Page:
Illustration by Claudine Helmuth

I was rooting around my linen closet recently, looking for a folded stack of holiday tablecloths, when I was surprised by a memory. I wasn’t visited by a ghost of Christmas past. I just remembered how much I detest ironing. I realized that I probably hadn’t ironed anything since Christmas 2014—a new record. I paused, head in closet, and tried to recall when and why my ironing aversion began.

During my suburban childhood in the Midwest, an iron and ironing board stood always at the ready in our basement laundry room. Somebody in the family ironed something every day. No family road trip launched without someone in our jammed station wagon admitting—usually when we were miles from home in heavy traffic—“I think I forgot to unplug the iron.” Later, as a busy young professional, I enjoyed the mindless simplicity of starching and ironing a week’s worth of shirts or a stack of napkins for a dinner party.

These days, I think of my iron like the fire extinguisher under my kitchen sink: to be used only in case of an emergency.

I’m not alone. Gabrielle Duvall, 40, hasn’t ironed since she graduated from law school 15 years ago. “I spend so much time ironing my hair with a flat iron that I don’t have time to iron my clothes,” quips Duvall, a business attorney who commutes to her Bethesda office from Olney.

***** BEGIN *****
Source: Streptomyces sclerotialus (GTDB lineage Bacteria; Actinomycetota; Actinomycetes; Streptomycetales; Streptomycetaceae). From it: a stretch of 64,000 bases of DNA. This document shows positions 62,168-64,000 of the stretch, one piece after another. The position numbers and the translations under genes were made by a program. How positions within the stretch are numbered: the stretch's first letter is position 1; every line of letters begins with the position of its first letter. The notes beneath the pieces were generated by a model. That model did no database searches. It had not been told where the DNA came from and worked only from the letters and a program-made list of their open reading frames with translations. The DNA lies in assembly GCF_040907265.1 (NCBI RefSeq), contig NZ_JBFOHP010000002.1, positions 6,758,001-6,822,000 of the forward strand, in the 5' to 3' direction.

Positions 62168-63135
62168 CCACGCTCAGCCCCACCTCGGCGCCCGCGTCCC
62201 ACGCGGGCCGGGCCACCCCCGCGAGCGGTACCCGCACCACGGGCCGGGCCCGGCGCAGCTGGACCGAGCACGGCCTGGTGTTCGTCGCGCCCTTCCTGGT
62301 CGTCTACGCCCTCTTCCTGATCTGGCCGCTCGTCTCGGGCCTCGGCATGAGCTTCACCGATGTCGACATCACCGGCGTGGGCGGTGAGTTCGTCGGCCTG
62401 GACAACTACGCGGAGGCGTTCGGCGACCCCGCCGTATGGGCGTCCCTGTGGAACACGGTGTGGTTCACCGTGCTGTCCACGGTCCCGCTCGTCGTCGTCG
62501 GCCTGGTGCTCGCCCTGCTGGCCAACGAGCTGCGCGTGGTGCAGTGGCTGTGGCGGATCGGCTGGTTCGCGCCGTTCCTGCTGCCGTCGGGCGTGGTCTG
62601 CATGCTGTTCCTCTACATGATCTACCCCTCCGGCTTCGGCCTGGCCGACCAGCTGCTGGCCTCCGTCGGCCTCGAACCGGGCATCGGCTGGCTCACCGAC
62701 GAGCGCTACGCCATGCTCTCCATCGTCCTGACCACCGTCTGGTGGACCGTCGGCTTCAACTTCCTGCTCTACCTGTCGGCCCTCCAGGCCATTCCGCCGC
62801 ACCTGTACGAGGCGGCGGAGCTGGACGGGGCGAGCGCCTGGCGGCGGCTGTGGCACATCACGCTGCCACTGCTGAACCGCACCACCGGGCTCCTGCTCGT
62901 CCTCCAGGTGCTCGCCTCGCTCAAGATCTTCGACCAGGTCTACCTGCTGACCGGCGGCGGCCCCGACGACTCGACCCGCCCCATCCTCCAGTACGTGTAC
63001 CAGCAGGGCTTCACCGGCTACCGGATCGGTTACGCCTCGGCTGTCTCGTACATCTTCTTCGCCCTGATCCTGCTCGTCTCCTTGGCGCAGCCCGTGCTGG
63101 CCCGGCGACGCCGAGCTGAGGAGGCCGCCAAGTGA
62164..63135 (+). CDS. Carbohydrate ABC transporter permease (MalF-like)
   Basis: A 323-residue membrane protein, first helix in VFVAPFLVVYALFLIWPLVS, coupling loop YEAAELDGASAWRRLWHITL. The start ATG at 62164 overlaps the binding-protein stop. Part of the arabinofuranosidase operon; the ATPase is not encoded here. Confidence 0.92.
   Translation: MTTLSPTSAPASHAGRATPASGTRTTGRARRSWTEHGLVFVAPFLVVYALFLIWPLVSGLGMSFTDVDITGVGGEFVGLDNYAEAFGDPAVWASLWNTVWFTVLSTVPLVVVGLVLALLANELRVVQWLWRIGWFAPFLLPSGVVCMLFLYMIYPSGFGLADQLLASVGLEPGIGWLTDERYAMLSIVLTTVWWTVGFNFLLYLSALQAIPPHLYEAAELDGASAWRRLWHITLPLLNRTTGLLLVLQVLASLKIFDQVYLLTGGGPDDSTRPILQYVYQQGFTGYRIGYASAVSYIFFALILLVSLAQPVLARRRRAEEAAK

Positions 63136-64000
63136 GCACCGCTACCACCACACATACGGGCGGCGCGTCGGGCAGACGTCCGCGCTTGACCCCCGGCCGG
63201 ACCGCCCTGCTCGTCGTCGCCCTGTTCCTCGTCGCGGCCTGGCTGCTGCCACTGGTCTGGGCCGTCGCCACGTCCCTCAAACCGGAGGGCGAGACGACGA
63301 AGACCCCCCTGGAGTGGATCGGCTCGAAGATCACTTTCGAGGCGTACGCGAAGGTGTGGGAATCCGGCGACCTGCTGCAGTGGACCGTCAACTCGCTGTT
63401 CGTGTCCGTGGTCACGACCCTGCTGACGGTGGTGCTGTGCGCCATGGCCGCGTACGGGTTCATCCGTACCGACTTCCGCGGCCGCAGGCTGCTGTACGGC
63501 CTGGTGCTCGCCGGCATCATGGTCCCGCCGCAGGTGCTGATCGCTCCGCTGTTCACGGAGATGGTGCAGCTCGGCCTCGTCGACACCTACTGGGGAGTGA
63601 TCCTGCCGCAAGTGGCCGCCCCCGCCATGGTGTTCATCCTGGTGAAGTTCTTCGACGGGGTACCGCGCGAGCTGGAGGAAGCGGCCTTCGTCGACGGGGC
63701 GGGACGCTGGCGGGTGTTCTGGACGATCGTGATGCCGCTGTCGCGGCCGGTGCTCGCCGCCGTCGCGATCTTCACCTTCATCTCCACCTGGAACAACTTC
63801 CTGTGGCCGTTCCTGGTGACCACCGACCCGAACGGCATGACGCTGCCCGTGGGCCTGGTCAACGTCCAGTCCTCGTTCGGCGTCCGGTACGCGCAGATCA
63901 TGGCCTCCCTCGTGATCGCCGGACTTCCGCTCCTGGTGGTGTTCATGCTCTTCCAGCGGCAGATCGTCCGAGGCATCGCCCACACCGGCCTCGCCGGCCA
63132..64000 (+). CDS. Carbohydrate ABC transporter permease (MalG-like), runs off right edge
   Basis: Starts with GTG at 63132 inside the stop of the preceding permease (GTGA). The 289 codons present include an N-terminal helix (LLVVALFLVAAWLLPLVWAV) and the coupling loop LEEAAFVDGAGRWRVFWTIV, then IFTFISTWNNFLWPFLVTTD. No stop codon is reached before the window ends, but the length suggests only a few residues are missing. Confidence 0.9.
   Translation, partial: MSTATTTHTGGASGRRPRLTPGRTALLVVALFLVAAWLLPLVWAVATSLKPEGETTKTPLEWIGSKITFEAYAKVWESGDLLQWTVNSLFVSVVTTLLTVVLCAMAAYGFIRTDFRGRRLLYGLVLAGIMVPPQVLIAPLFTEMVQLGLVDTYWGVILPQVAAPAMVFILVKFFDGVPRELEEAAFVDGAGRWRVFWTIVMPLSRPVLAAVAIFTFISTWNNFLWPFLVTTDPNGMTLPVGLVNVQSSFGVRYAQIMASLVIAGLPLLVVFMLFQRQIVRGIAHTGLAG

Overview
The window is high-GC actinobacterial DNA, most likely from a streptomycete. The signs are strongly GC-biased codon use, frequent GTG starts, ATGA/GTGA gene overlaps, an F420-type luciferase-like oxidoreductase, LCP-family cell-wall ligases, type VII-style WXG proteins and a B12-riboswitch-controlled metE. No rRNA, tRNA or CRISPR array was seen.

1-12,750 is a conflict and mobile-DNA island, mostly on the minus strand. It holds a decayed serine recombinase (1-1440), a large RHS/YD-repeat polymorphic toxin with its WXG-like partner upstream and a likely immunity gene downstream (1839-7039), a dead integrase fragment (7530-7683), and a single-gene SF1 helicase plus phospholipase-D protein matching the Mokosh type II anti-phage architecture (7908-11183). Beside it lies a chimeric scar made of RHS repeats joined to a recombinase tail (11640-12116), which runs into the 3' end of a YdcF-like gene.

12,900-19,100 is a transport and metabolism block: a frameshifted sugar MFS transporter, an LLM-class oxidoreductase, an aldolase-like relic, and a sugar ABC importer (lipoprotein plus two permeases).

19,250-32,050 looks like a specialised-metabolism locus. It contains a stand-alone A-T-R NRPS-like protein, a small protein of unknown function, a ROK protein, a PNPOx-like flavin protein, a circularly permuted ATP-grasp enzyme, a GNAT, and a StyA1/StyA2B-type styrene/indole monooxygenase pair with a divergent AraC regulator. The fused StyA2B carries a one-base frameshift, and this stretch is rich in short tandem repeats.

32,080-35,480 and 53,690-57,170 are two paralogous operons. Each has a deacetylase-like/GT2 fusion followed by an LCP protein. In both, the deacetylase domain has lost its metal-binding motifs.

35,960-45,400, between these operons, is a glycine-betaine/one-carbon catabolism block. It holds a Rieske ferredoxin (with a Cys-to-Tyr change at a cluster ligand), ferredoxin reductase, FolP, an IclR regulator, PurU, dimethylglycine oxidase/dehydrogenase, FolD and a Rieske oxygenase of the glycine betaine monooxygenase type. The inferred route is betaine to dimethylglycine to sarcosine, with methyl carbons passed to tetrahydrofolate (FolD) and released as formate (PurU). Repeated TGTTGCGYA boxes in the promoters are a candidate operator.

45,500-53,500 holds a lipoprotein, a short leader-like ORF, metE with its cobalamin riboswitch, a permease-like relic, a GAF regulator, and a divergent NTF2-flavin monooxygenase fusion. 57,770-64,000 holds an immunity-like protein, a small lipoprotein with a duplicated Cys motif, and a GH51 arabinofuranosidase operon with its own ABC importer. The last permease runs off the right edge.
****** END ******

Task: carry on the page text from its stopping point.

A few months ago, Duvall briefly debated lifting her ironing ban long enough to press nice napkins for Thanksgiving. She couldn’t bring herself to do it, so she sent the napkins to the dry cleaners. “If something needs to be ironed, I always send it to the dry cleaners,” the busy mother of two says. “Ironing is one of those problems you can throw a little money at and it goes away.”


As two-career families have become more egalitarian and time-starved—and household chores are shared, jointly ignored or outsourced—many people have come to believe that ironing is as archaic and unnecessarily laborious as, say, churning their own butter. (I’m in that camp.) Not coincidentally, this happened as options for attractive wrinkle-resistant clothing expanded. Brooks Brothers began selling non-iron dress shirts in the late 1990s. In 2006, a Brooks Brothers representative was quoted in The New York Times as saying that 70 percent of the shirts it sold were non-iron. Last year, 90 percent of the shirts sold by Brooks Brothers were non-iron.

Derrick Jacobs, a 33-year-old financial planner and father of a 4-year-old, estimates that he hasn’t ironed much of anything in eight years. He dry-cleans his clothes and buys non-iron shirts. And because no fabric is completely wrinkle-free, he often throws a shirt in the dryer for five minutes to relax any creases before he leaves for work.

“My wife hates that because she thinks the dryer is beating up my clothes,” says Jacobs, who lives in Rockville. “But I’m not going to iron them—and neither is she.”


Katie Burke, 39, a Chevy Chase, D.C., mother of four, says she almost never irons unless she has to affix an iron-on badge to her daughter’s Girl Scout uniform. “If something needs to be ironed, I won’t buy it,” she says. She tugs at the white pullover top she’s wearing, which is made of a crinkled fabric. “Not wanting to iron is why I bought this—it’s meant to be wrinkled.”